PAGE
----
On Genre

We screenwrite to produce spec scripts that communicate our talent to a decision-maker who will then pay us to write. To this end, your spec script should be familiar. Familiar means in a recognizable genre. We know genres – if a comedy makes us laugh it works. If a horror movie scares us, it works.

Genres work because they’re familiar, we have the tools to analyze them. But if you say “My script is an experimental piece, very stream of consciousness, a mix of Truffaut and Malick,” I have no way of knowing if you succeeded. The pile of papers you hand me might be brilliant, or it might be a pretentious pile of crap. Lacking a genre, I lack the tools to confidently make that decision, so I’ll cover my ass and I’ll recommend the competent comedy over the potentially brilliant new thing. And that’s the opinion of me, a relatively literate, neurotic writer. The average reader in the studio system is far less kind than I.

Genre can get fairly subjective, so I’m going to cite IMDB: there are 26 genres.

Action Adventure Animation Biography
Comedy Crime Documentary Drama
Family Fantasy Film-Noir Game-Show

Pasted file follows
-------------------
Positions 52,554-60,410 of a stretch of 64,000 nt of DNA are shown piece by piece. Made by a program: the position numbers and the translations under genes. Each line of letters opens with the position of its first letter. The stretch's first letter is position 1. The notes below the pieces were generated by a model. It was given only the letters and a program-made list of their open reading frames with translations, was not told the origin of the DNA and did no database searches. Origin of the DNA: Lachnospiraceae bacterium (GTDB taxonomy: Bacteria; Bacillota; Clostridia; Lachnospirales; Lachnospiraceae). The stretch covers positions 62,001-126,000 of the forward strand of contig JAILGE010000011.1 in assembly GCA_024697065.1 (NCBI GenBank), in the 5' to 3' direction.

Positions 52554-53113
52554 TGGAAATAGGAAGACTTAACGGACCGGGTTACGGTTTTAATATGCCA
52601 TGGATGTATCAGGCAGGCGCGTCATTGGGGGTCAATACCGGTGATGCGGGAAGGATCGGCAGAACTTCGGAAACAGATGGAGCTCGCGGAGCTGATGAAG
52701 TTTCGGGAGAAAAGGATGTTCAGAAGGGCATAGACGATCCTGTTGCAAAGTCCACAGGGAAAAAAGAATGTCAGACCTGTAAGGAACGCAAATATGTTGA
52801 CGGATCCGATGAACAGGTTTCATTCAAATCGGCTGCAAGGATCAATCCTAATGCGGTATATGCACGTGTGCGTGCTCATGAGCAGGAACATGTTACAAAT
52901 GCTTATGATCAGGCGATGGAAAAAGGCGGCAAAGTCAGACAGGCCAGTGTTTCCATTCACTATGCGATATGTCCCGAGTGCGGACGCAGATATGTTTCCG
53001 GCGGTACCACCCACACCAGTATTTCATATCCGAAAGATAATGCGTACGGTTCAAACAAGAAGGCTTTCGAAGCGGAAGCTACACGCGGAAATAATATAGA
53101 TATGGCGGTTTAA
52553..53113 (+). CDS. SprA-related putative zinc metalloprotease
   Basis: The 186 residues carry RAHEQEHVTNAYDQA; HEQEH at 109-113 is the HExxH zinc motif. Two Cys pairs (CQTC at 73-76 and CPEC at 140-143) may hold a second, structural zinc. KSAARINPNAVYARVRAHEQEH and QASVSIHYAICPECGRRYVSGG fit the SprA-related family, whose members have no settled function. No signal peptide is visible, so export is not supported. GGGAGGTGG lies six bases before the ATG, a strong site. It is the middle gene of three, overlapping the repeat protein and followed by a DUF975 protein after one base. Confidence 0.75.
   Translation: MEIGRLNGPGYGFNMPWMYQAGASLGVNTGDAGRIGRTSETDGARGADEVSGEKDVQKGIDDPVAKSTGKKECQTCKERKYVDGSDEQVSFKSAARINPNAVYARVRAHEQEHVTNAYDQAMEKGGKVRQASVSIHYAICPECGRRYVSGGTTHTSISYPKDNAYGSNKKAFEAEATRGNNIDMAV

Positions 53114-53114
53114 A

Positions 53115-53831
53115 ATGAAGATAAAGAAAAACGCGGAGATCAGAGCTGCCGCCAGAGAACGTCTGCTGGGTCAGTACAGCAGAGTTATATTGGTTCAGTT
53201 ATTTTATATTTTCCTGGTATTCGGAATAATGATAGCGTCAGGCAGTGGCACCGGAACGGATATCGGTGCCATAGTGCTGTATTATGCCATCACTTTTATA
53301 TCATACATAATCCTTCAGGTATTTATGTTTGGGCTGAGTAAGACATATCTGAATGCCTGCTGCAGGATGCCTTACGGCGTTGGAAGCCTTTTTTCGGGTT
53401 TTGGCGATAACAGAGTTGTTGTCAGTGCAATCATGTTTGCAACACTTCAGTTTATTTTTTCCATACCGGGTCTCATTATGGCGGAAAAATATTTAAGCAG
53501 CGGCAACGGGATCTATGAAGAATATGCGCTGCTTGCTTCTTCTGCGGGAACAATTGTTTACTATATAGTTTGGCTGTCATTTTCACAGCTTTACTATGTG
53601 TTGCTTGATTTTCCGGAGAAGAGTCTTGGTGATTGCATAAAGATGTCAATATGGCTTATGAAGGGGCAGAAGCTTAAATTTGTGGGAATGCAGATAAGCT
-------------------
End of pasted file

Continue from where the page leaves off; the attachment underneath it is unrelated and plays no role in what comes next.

History Horror Music Musical
Mystery News Reality-TV Romance
Scifi Sport Talk-Show Thriller
War Western

Six of these aren’t useful to narrative screenwriting, the rest merit further discussion. Again, this is my subjective take, if you have a different opinion, there’s plenty of room for us both to be right. Additionally, please don’t cite Blake Snyder’s theory of 10 genres. Those will apply when Variety announces that Universal just bought a new “Dude with a Problem” script.

History, Fantasy, Scifi, & Western aren’t genres, they’re settings. There’s no such thing as a pure scifi movie – there are scifi dramas, scifi comedies, scifi horror.    Harry Potter and Pan’s Labyrinth are both technically fantasy, but they’re very different.  History pertains to setting, history movies always have a second genre.  Animation is a style generally associated with family entertainment, but as Millenium Actress, Waking Life, and tentacle hentai prove, animation isn’t exclusive to family and can contain any genre.

My thoughts on the remaining genres.
1. Action – if the script is basically action setpieces with connective tissue in between, you’ve got an action.
2. Adventure – incredibly poorly defined, but let’s pretend it’s a viable genre.
3. Biography -Biopics work by taking the highlight moments of a person’s life then assigning a simple Freudian excuse for that behavior. Any historical figure interesting enough to merit a biopic is going to be way more complex and nuanced then their movie makes them seem.
4. Comedy – subgenres include rom-coms, buddy comedies, and unlikely sports comedies.  Please, no more unlikely sports comedies.
5. Crime – includes heist flicks, mob stories, and con artist stories
6. Drama – the section of the video store that lazy video store clerks used as a catchall.  Includes tragedies, coming-of-age tales, etc.  The problem with drama is if you say you’re writing one, I don’t get an idea of what that movie looks like unless you throw in a bunch more adjectives.